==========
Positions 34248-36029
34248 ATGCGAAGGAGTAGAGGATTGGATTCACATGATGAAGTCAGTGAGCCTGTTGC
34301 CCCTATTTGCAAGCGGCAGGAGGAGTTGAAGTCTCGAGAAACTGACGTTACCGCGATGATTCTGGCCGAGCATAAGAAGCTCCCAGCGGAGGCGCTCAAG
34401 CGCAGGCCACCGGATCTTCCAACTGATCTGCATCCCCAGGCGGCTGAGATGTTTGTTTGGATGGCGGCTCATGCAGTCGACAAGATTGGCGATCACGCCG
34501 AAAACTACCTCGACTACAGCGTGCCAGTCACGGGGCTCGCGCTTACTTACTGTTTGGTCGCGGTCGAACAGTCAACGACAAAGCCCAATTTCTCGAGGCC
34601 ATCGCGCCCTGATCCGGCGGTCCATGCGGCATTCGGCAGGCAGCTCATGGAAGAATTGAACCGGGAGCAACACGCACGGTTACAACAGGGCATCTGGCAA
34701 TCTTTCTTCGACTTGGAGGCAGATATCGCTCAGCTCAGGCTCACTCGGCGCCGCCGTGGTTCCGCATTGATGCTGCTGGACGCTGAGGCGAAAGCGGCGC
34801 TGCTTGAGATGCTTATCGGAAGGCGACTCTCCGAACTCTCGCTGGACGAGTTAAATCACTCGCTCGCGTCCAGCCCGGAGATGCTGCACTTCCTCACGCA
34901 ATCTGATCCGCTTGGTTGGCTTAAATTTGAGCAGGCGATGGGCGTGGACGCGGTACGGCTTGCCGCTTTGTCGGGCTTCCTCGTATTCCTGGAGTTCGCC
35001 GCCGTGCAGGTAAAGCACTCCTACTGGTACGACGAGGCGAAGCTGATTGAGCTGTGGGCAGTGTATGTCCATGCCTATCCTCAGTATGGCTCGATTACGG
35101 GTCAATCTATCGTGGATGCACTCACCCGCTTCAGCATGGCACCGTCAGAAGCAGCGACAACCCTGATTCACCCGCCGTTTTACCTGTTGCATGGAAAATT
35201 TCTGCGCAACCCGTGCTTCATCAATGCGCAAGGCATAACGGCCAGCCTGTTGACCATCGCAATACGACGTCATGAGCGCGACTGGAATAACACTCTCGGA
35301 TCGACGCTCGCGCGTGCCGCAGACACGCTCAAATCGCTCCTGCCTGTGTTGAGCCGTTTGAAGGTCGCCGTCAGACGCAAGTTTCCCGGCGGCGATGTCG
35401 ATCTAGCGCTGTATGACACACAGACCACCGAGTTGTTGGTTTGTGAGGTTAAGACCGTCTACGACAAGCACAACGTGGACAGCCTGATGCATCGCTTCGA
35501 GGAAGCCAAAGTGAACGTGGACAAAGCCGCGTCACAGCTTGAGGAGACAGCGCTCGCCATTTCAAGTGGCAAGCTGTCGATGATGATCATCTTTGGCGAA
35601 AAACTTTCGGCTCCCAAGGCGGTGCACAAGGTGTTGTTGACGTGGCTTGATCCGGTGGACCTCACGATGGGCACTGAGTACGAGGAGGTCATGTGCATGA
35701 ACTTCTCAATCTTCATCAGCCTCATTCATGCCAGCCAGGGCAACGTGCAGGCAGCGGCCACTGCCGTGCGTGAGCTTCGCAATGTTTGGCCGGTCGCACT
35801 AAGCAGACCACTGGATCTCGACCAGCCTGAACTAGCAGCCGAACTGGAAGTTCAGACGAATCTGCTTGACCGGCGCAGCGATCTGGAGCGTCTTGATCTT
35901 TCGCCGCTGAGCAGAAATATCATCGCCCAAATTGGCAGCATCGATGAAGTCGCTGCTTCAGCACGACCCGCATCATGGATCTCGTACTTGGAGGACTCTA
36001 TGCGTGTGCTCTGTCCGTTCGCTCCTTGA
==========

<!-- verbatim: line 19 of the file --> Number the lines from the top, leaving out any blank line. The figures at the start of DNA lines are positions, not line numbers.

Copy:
35901 TCGCCGCTGAGCAGAAATATCATCGCCCAAATTGGCAGCATCGATGAAGTCGCTGCTTCAGCACGACCCGCATCATGGATCTCGTACTTGGAGGACTCTA